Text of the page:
Serodiagnosis of HIV infection was performed using upto three commercially available rapid assays, each of different antigens or test principles. Detection of the HIV infection was done using approved test kits, namely, (i) COMBAIDS®-RS Dot Immunoassay, (ii) VoxPress HIV 1 and 2 Rapid Test, (iii) TREDRO HIV 1-2 Ab. The interpretation of result, i.e., HIV positive, HIV negative, and HIV indeterminate, was done as per the National AIDS Control Organisation (NACO) HIV testing strategies 2B or 3, as applicable.
For diagnosis of syphilis, serum samples were screened by the venereal disease research laboratory (VDRL) slide flocculation test. All sera, found to be reactive by VDRL, were confirmed by the Treponema pallidum particle hemagglutination (TPHA) test (Plasmatec TPHA Test Kit). Those patients, whose serum samples tested positive for both VDRL and TPHA, were considered to be having an active-syphilis infection.
Hepatitis B infection was diagnosed by the detection of HBs antigen (HBsAg) in the serum samples, by using a commercially available rapid kit (ABON Hepatitis B Surface Antigen Rapid Test Device). The presence of HBsAg indicated current HBV infection. As for hepatitis C infection, anti-HCV antibodies were detected by using a commercially available rapid kit (Standard Q HCV Ab Rapid Test Device) and their presence indicated current or resolved infection.
Absolute CD4+ T-lymphocyte count in HIV-positive patients was performed by flowcytometry, using a commercially available assay (CyFlow Counter and CD4% easy count kit).
All statistical analyses were performed using the software SPSS version 25.0. Qualitative variables were analyzed using Chi-square or Fisher's exact test (SPSS Inc., Chicago, IL, USA). P < 0.05 was considered statistically significant.
| Results|| |
The sociodemographic characteristics and clinical profile of the study population are given in [Table 1] and [Table 2]. Of the 100 HIV-positive individuals, 76 (76%) were male and 24 (24%) were female. The mean age of the study group (n = 200) was 35 ± 12.7 years (range: 18–80 years), with 81 (40.5%) patients in the 26–35-year age group; 129 (64.5%) were married, 121 (60.5%) were employed, and 128 (64%) belonged to the middle class (upper-middle and lower-middle socioeconomic status). Out of 200 patients, 54 (27%) were illiterate, whereas among the HIV-positive patients, 34 (34%) of the patients had received no education, while 38 (38%) patients in this group were literate or had studied till secondary school. A statistically significant association was observed between HIV infection and education below high school (P = 0.001).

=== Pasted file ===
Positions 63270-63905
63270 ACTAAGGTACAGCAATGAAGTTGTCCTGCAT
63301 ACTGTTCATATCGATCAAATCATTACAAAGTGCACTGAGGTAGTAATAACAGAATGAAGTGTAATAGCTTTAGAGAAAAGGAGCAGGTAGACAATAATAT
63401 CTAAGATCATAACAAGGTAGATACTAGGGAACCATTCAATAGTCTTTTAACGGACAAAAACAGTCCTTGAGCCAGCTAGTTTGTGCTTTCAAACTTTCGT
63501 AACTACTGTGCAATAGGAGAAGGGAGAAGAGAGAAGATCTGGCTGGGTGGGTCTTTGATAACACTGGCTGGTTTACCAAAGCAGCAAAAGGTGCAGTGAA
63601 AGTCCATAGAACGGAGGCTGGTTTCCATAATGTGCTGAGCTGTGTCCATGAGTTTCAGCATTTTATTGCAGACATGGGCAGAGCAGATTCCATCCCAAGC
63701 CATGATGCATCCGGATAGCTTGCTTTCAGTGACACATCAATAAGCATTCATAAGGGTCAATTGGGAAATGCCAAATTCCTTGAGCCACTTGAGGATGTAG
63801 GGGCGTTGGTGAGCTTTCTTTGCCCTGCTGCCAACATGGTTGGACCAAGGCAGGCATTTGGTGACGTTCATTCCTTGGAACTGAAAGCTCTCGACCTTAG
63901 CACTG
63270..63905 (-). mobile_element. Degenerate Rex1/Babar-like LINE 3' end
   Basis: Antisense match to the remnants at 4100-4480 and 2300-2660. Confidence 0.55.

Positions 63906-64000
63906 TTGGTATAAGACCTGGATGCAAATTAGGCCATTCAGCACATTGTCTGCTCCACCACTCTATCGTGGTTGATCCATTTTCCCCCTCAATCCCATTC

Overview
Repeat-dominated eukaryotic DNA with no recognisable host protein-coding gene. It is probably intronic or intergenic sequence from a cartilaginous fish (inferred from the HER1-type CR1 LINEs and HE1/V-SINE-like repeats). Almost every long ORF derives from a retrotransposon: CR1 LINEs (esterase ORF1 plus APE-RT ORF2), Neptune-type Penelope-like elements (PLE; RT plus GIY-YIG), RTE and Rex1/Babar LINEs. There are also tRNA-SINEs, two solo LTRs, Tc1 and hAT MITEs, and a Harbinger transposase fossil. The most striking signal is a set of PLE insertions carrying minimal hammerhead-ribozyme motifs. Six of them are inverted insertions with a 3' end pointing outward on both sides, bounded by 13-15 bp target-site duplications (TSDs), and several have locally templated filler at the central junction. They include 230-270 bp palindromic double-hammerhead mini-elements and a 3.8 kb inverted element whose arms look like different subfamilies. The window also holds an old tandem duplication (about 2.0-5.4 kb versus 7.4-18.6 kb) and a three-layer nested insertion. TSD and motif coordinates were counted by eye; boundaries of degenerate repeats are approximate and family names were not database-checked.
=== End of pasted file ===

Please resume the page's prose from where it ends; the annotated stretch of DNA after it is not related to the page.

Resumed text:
Among the HIV-positive individuals, 30 (30%) patients had history of seropositive partners (P < 0.001), while 21 (21%) of them had multiple sexual partners (P < 0.001) and 20 (20%) patients were intravenous drug users (P < 0.001).
The most common presenting manifestations among HIV-positive individuals were weight loss (61%), myalgia (31%), and lymphadenopathy (9%). Twenty-four (24%) of these patients also had history of tuberculosis and 10 (10%) had history of blood transfusion. Statistically significant associations were seen between HIV infection and myalgia (P < 0.001), weight loss (P < 0.001), lymphadenopathy (P = 0.002), and history of blood transfusion and tuberculosis (P = 0.005 and 0.016, respectively).
Presence of co-infections in HIV-positive and HIV-negative individuals: The prevalence of syphilis, hepatitis B and C among both HIV-positive and –negative individuals was 3.5%, 2% and 10%, respectively [Figure 1]. The frequency of HBV infection in HIV-positive patients was 1%, while it was 3% in HIV-negative individuals (P = 0.312). HCV co-infection among HIV-seropositive patients was 16% as compared to 4% in HIV-negative patients (P = 0.012). Syphilis was only seen in the HIV-infected cohort (P = 0.007). One of the HIV-negative patients was observed to be seropositive for both hepatitis B and C infections, and one HIV-positive patient was seropositive for syphilis and hepatitis B and C infections. The infection with either syphilis, HBV, or HCV was seen in 22 percent (22/100) of HIV-infected patients, while it was 7 percent (7/100) in HIV-negative patients.